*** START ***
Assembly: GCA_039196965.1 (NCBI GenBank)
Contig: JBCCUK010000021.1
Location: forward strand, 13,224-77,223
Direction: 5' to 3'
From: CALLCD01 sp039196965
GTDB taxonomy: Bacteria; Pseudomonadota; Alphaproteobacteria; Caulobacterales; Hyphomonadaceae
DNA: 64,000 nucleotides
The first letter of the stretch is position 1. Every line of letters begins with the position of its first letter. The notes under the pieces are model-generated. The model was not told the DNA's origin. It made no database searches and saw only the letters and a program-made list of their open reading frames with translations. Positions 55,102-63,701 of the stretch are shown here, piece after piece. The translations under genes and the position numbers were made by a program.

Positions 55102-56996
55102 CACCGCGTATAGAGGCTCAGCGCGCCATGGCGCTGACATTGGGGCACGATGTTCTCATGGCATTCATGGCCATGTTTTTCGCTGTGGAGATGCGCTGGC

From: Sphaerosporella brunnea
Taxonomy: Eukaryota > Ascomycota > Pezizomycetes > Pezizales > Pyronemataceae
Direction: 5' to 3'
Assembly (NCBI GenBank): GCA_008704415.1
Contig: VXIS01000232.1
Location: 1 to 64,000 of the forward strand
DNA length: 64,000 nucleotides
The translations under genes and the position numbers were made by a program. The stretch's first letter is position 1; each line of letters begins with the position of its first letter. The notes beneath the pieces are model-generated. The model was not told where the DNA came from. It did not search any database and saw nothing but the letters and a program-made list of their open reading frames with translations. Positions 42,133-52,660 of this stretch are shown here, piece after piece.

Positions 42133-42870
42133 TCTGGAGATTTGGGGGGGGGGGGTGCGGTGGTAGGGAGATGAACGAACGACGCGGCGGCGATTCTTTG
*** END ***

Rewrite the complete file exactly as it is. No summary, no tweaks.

Assembly: GCA_039196965.1 (NCBI GenBank)
Contig: JBCCUK010000021.1
Location: forward strand, 13,224-77,223
Direction: 5' to 3'
From: CALLCD01 sp039196965
GTDB taxonomy: Bacteria; Pseudomonadota; Alphaproteobacteria; Caulobacterales; Hyphomonadaceae
DNA: 64,000 nucleotides
The first letter of the stretch is position 1. Every line of letters begins with the position of its first letter. The notes under the pieces are model-generated. The model was not told the DNA's origin. It made no database searches and saw only the letters and a program-made list of their open reading frames with translations. Positions 55,102-63,701 of the stretch are shown here, piece after piece. The translations under genes and the position numbers were made by a program.

Positions 55102-56996
55102 CACCGCGTATAGAGGCTCAGCGCGCCATGGCGCTGACATTGGGGCACGATGTTCTCATGGCATTCATGGCCATGTTTTTCGCTGTGGAGATGCGCTGGC

From: Sphaerosporella brunnea
Taxonomy: Eukaryota > Ascomycota > Pezizomycetes > Pezizales > Pyronemataceae
Direction: 5' to 3'
Assembly (NCBI GenBank): GCA_008704415.1
Contig: VXIS01000232.1
Location: 1 to 64,000 of the forward strand
DNA length: 64,000 nucleotides
The translations under genes and the position numbers were made by a program. The stretch's first letter is position 1; each line of letters begins with the position of its first letter. The notes beneath the pieces are model-generated. The model was not told where the DNA came from. It did not search any database and saw nothing but the letters and a program-made list of their open reading frames with translations. Positions 42,133-52,660 of this stretch are shown here, piece after piece.

Positions 42133-42870
42133 TCTGGAGATTTGGGGGGGGGGGGTGCGGTGGTAGGGAGATGAACGAACGACGCGGCGGCGATTCTTTG